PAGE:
(WBRE/WYOU) — Some Pennsylvania officials want the commonwealth to become a leader in medical marijuana research.
A research summit for medical marijuana was held Thursday and as part of that summit, two new conditions were added to the list of those approved in the medical marijuana program.
On Thursday, Pennsylvania Health Secretary Dr. Rachel Levine announced anxiety disorders and Tourette syndrome are being approved as serious medical conditions in the state’s medical marijuana program.
“I do not take this decision lightly,” Dr. Levine said.
The approval came with recommendations for doctors, pharmacists, and patients. She says medical marijuana should not be first-line treatment for anxiety disorders and should be used alongside counseling and therapy.
“Patients with anxiety disorders should continue to pursue counseling and therapy to manage their condition,” Dr. Levine said.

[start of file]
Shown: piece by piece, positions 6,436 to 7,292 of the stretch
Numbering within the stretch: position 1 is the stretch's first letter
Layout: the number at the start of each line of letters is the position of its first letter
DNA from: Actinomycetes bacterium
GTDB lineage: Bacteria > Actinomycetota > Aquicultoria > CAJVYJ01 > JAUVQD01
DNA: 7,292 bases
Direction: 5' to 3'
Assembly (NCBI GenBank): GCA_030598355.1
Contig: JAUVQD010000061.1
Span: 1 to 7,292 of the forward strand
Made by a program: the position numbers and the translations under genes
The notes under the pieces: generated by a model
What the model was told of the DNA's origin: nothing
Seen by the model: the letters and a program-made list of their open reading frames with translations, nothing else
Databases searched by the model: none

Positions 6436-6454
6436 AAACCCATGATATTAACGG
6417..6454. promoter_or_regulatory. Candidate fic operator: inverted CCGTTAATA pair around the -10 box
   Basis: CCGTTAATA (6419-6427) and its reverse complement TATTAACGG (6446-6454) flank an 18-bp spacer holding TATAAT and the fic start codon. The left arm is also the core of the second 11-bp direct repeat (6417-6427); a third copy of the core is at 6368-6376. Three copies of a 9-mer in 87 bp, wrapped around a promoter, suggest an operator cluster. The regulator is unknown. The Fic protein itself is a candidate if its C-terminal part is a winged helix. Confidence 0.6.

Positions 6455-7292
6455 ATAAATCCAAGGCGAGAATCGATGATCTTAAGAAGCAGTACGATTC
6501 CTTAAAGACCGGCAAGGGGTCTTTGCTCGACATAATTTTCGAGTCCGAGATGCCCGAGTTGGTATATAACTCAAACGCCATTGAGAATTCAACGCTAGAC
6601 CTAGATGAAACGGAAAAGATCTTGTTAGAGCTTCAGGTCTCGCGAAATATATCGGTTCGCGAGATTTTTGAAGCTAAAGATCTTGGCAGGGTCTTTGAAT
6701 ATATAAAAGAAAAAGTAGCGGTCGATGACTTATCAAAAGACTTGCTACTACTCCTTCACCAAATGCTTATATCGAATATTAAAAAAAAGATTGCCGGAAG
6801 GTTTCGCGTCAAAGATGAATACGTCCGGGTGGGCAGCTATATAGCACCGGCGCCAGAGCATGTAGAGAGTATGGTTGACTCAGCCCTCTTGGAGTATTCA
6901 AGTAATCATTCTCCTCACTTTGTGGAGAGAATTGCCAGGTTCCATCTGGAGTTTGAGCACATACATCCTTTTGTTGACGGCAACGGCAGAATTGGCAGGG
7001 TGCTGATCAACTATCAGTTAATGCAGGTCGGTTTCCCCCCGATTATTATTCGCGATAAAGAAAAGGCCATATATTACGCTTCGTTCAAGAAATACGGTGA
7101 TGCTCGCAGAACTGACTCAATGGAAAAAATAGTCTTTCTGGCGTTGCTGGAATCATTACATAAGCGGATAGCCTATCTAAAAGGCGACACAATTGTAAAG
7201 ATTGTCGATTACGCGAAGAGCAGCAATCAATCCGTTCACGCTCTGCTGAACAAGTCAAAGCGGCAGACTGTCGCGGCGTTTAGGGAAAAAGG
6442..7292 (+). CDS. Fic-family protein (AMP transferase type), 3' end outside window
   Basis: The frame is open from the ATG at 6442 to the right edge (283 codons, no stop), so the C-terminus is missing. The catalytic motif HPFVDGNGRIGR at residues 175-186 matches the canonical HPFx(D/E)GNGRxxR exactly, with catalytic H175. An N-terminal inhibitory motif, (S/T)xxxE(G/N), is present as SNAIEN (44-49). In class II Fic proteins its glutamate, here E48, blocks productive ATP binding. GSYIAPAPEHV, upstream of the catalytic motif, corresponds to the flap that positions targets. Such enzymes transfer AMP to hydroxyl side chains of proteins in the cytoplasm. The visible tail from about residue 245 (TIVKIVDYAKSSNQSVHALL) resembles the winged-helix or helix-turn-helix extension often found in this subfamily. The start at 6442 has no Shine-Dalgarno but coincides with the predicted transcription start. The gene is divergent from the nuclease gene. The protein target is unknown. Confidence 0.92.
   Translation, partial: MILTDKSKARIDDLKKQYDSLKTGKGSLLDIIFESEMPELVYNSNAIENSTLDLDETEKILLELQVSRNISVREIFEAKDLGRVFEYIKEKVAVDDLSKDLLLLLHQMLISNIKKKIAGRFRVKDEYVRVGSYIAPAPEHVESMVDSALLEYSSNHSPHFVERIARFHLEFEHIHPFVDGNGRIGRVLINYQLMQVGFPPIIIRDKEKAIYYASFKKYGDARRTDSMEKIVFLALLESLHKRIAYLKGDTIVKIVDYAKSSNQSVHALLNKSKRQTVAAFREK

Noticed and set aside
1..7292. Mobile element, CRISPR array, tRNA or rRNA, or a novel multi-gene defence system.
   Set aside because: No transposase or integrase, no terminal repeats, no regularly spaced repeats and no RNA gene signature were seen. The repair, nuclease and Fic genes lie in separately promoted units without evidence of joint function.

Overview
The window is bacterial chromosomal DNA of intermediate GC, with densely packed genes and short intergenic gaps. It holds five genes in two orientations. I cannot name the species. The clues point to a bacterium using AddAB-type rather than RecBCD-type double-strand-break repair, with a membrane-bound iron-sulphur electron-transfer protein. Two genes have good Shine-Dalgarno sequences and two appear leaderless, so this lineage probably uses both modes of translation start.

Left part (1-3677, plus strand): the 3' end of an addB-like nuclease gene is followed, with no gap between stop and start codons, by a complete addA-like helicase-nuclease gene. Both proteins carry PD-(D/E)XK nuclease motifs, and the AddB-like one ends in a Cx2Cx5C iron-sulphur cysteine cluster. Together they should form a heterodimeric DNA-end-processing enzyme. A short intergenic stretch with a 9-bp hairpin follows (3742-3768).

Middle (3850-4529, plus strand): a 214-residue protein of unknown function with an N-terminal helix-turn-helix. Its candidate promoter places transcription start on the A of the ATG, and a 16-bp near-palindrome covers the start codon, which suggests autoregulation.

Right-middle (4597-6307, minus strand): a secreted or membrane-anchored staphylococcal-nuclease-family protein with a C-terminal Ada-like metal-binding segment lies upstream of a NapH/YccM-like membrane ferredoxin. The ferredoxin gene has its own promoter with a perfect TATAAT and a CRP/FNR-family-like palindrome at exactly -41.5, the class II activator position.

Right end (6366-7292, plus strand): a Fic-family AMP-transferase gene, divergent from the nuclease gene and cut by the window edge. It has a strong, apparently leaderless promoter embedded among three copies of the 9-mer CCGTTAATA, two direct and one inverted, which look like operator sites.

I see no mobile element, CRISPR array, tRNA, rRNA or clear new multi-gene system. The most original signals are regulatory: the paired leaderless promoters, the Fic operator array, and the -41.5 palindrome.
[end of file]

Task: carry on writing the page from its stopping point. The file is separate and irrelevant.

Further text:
She also says medical marijuana with low THC and high CBD levels would work best for treating anxiety disorders.
“A key component to approving conditions is to stimulate research on medical marijuana,” Dr. Levine said.
On Thursday, researchers from eight universities and three clinical registrants were on hand for a research summit on medical marijuana.
“Despite the growing interest in medical use of cannabis, data with strong clinical evidence remains limited,” Dr. Wei Du of Drexel University College of Medicine said.
Moving forward, those experts will be conducting research in hopes of answering questions like correct dosing, safety, and how effective marijuana is in treating each condition.
“I believe this puts us, the Commonwealth of Pennsylvania, at the forefront of supporting research into the potential benefits of medical marijuana,” Dr. Kent Vrana of Penn State said.
Tourette syndrome and anxiety disorders will be approved conditions effective July 20.